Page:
REMI 1927E. Noninvasive positive-pressure ventilation as a weaning strategy

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Original article: Noninvasive positive-pressure ventilation as a weaning strategy for intubated adults with respiratory failure.Burns KE, Meade MO, Premji A, Adhikari NK. Cochrane Database Syst Rev 2013; 12: CD004127. [Abstract] [Related articles]
Introduction: Many complications related to the use of mechanical ventilation, in particular ventilator-associated pneumonia (VAP), are time dependent. Therefore, weaning should be started as early as possible and can occupy up to 40% of total mechanical ventilation time [1]. Substitution of traditional weaning with non-invasive mechanical ventilation (NIV) weaning can have a significant impact on the duration of invasive mechanical ventilation and thus may reduce the incidence of complications.
Abstract: The aim of this review is to compare weaning by means of early extubation followed by immediate application of NIV or continued IPPV weaning in adults with respiratory failure of any cause. The primary outcome was to determine whether NIV reduces mortality compared with invasive positive-pressure ventilation (IPPV) weaning. Secondary outcomes were the differences between the two strategies in terms of weaning failure, NAV incidence, ICU and hospital lenght of stay, total duration of mechanical ventilation and intubation. With this aim, randomized or quasi-randomized clinical trials comparing the two techniques were searched in the Cochrane Central Register of Controlled Trials, Medline and Embase, among other databases. 16 trials with 994 participants, most with Chronic Obstructive Pulmonary Disease (COPD) were identified. In them, mortality was significantly lower with NIV compared to traditional weaning (RR 0.53, 95% CI 0.36 to 0.80, P = 0.002). This benefit was significantly higher in the 9 trials enrolling only COPD patients (RR 0.36, 95% CI 0.24 to 0.56) than in those with mixed population (RR 0.81, 95% CI 0.47 to 1.40). NIV weaning also significantly reduced weaning failure and VAP, shortened ICU and hospital lenght of stay and total time in mechanical ventilation (mean difference -7.44 days, 95% CI -10.34 to -4.55). NIV weaning also reduced the rates of re-intubation and tracheostomy. NIV had no effect on the duration of mechanical ventilation related to weaning.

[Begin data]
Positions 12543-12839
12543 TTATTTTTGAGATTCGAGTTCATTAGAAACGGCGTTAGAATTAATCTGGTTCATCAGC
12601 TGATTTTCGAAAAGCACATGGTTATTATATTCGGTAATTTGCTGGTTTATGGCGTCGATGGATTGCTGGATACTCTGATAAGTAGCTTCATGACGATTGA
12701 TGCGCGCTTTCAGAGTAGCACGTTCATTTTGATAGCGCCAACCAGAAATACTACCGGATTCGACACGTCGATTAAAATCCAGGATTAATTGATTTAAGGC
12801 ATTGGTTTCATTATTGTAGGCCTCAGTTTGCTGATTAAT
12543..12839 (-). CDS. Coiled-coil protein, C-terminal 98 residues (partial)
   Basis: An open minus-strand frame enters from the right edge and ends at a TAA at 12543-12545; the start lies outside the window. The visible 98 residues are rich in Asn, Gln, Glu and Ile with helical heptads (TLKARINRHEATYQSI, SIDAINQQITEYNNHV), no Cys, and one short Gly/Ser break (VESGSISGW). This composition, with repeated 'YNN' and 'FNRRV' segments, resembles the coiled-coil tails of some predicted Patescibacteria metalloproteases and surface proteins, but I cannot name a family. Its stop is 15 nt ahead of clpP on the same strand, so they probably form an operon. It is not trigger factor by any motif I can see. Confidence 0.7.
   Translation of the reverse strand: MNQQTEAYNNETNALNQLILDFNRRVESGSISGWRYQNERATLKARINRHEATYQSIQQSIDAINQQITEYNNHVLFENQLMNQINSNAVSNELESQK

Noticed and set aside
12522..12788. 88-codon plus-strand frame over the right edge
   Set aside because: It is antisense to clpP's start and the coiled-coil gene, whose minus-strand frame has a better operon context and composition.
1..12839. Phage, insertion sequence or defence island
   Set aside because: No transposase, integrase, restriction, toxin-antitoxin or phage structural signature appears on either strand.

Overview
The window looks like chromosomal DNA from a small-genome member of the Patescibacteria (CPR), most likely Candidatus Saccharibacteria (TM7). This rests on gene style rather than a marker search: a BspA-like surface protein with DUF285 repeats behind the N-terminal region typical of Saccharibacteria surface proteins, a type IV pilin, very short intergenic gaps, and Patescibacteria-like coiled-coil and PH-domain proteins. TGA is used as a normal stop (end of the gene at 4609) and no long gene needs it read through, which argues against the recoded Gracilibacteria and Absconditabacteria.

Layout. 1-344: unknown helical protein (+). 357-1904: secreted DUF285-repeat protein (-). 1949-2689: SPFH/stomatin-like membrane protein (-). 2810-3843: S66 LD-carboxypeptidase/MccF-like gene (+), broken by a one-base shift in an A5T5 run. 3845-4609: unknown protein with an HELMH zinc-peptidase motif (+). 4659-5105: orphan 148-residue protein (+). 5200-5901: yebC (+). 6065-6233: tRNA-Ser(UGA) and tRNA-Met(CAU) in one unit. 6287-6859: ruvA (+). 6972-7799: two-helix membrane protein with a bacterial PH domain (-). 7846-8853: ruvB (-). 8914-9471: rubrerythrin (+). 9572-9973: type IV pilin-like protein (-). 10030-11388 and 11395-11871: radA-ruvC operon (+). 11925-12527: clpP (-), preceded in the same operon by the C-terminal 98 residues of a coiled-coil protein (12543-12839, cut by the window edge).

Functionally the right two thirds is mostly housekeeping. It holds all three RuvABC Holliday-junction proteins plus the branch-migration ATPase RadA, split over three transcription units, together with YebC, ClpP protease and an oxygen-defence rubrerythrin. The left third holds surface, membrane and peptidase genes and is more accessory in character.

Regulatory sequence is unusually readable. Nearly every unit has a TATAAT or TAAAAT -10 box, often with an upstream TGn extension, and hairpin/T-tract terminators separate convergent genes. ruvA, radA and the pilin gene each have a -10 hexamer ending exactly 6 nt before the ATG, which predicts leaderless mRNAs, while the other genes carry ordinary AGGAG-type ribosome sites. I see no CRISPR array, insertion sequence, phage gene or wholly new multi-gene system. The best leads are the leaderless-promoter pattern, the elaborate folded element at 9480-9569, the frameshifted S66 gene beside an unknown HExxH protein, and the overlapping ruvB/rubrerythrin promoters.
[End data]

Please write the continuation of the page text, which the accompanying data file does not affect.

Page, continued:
Comments: This review suggests that NIV may be an effective and safe technique of weaning (since it does not increase the failure rate of weaning or reintubation), at least in patients with COPD. However, it must be noted that for patients with IPPV weaning, different ventilatory modes were used in each trial, including SIMV or PSV, with gradual reduction in pressure support that may have delayed the decision to perform the T-tube test. Also, this test lasted for a variable period of time, from half an hour to three hours.
Ramón Díaz-Alersi
Hospital U. Puerto Real, Cádiz.
© REMI, January 2014
  1. A comparison of four methods of weaning patients from mechanical ventilation. Spanish Lung Failure Collaborative Group. Esteban A, Frutos F, Tobin MJ, Alía I, Solsona JF, Valverdú I, Fernández R, de la Cal MA, Benito S, Tomás R, et al. N Engl J Med 1995; 332: 345-350.[PubMed] [Full text
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  • Plain Language: Noninvasive positive-pressure ventilation as weaning strategy
  • Syntax: Noninvasive positive-pressure ventilation AND weaning strategy
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